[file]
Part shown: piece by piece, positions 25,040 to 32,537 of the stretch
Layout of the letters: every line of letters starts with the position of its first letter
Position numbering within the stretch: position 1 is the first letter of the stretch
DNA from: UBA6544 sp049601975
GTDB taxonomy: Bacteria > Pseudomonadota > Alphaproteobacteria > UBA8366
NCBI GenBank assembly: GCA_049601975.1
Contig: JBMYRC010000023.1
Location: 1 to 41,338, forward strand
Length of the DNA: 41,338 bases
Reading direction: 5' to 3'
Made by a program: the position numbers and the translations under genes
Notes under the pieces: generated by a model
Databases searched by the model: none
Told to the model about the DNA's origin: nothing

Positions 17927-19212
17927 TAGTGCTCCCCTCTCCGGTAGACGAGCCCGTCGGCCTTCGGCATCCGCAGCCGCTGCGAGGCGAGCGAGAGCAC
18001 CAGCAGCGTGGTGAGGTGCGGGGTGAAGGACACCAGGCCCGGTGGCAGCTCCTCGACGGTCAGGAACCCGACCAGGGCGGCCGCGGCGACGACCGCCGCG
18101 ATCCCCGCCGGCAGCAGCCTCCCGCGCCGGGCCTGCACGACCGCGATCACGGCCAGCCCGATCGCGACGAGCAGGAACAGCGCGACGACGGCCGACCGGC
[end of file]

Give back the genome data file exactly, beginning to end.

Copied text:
Part shown: piece by piece, positions 25,040 to 32,537 of the stretch
Layout of the letters: every line of letters starts with the position of its first letter
Position numbering within the stretch: position 1 is the first letter of the stretch
DNA from: UBA6544 sp049601975
GTDB taxonomy: Bacteria > Pseudomonadota > Alphaproteobacteria > UBA8366
NCBI GenBank assembly: GCA_049601975.1
Contig: JBMYRC010000023.1
Location: 1 to 41,338, forward strand
Length of the DNA: 41,338 bases
Reading direction: 5' to 3'
Made by a program: the position numbers and the translations under genes
Notes under the pieces: generated by a model
Databases searched by the model: none
Told to the model about the DNA's origin: nothing

Positions 17927-19212
17927 TAGTGCTCCCCTCTCCGGTAGACGAGCCCGTCGGCCTTCGGCATCCGCAGCCGCTGCGAGGCGAGCGAGAGCAC
18001 CAGCAGCGTGGTGAGGTGCGGGGTGAAGGACACCAGGCCCGGTGGCAGCTCCTCGACGGTCAGGAACCCGACCAGGGCGGCCGCGGCGACGACCGCCGCG
18101 ATCCCCGCCGGCAGCAGCCTCCCGCGCCGGGCCTGCACGACCGCGATCACGGCCAGCCCGATCGCGACGAGCAGGAACAGCGCGACGACGGCCGACCGGC